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Living with a Wild God: A Nonbeliever's Search for the Truth about Everything Hardcover – April 8, 2014
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"The questions in the world may be infinite, but perhaps the answers are few. And however we define that mystery, there's no escaping our essential obligation to it, for it may, as Ehrenreich writes, 'be seeking us out.'"―New York Times Book Review
"The factor that makes each of [Barbara's] books so completely unique in American intellectual life is her persistent sensitivity to matters of social class. She can always see through the smokescreen, the cloud of fibs we generate to make ourselves feel better about a world where the work of the many subsidizes the opulent lifestyles of the few. That, plus the fact that she writes damned well. Better than almost anyone out there, in fact."―Salon
"As personal a piece of writing as she has ever done... A surprising turn for Ehrenreich, who for more than 40 years has been one of our most accomplished and outspoken advocacy journalists and activists."―The Los Angeles Times
"Until reading LIVING WITH A WILD GOD I counted the Mary Karr memoir trilogy as my favorite from a contemporary literary figure. Now, Ehrenreich's memoir is tied for first place with Karr's books... Thank goodness [this book] exists. It is quite likely to rock the minds of readers who dare open to the first page."―Houston Chronicle
"A smart and enjoyable read... Ehrenreich maintains a grip on a sensible skepticism about religious matters - and a positive hostility toward the idea of unthinking faith - while avoiding the narrow-minded excesses that more zealous atheists sometimes fall victim to."―The Chicago Tribune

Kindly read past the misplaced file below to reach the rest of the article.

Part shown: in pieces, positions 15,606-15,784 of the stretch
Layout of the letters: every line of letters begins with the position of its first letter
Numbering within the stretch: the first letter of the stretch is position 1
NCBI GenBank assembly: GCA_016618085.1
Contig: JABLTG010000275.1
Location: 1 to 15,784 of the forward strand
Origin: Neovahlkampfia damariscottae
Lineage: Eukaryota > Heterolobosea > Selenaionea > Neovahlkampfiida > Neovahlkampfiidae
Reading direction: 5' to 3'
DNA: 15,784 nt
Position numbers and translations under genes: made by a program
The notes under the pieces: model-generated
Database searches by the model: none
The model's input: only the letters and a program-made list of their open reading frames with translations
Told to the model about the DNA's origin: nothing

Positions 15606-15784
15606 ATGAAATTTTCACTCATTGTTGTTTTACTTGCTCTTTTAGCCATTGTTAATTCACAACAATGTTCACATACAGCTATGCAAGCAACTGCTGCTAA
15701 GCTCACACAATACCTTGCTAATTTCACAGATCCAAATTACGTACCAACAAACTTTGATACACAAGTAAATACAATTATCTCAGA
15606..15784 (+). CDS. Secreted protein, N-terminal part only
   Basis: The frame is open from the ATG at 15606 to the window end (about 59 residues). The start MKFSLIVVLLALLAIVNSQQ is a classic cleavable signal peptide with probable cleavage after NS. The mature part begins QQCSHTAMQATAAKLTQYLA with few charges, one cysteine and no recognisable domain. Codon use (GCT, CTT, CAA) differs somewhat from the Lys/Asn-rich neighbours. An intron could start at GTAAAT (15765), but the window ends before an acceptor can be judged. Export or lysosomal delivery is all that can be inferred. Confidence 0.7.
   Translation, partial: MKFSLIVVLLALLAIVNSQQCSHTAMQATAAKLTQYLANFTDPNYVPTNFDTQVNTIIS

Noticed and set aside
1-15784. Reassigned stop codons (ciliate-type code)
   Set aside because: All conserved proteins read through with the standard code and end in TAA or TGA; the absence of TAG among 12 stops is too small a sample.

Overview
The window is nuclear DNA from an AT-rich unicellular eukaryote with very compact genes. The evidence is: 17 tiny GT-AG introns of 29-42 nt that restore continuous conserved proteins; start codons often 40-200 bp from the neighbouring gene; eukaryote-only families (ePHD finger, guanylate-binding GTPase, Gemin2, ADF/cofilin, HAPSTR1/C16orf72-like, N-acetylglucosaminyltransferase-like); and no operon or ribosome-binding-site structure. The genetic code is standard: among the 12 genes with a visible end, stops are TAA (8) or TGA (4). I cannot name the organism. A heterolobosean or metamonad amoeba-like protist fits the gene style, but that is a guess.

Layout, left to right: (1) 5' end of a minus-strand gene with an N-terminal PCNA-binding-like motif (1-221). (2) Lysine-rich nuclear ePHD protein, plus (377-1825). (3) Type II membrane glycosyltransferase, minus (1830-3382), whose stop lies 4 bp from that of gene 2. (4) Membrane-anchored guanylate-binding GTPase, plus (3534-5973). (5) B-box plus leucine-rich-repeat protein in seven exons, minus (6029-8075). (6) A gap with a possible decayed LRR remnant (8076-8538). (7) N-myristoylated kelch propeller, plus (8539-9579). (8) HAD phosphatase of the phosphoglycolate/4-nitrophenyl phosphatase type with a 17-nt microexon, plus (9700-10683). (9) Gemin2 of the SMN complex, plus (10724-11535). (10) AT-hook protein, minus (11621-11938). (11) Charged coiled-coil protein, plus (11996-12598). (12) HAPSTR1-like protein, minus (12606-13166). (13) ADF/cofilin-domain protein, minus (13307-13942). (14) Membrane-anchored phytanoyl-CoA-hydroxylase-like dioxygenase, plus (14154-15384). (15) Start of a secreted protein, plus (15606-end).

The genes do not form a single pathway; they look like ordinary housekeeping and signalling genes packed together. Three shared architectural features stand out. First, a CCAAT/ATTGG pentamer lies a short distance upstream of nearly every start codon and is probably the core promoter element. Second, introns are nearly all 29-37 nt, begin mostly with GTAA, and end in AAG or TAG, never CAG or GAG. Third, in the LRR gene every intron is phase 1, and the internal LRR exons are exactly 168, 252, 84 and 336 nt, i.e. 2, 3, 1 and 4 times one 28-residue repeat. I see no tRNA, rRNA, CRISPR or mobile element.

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Top Customer Reviews
Living with a Wild God focuses on a set of dissociative moments experienced by Ehrenreich during her childhood and teen years. Uncanny insights into the nature of being? Encounters with the divine? Brain freeze explosions? An atheist, Ehrenreich refuses to give a conventional religious interpretation to what happened. In fact she doesn’t want to corrupt the purity of experience by interpreting or defining these moments at all. Okay, but then why write a book that keeps circling back to these incidents only to back away from explaining why they feel so crucial to her life story?
What results from all this is a weirdly unsatisfying memoir. We get the story of a brainly misfit growing up in a dysfunctional household headed by an alcoholic father and miserably unhappy, abusive mother. Ehrenreich’s enjoyably snarky voice, which works so well in most of her writing, falls flat here. Other than a nicely mean account of her adolesence in LA (like the Kerouac of Big Sur, she hates the California sun) the author skates along the surface of her life story, meting out a kind of impersonal contempt to everyone including her solipsistic youthful self. High school, college, grad school, marriage, motherhood, the anti-war movement… blah, blah.
I was now, according to my kindle, 80% of the way through the book. Suddenly, bam! A whole new kind of writing starts happening. In a deeply personal tone, Ehrenreich tells us why she wrote Living with a Wild God.Read more ›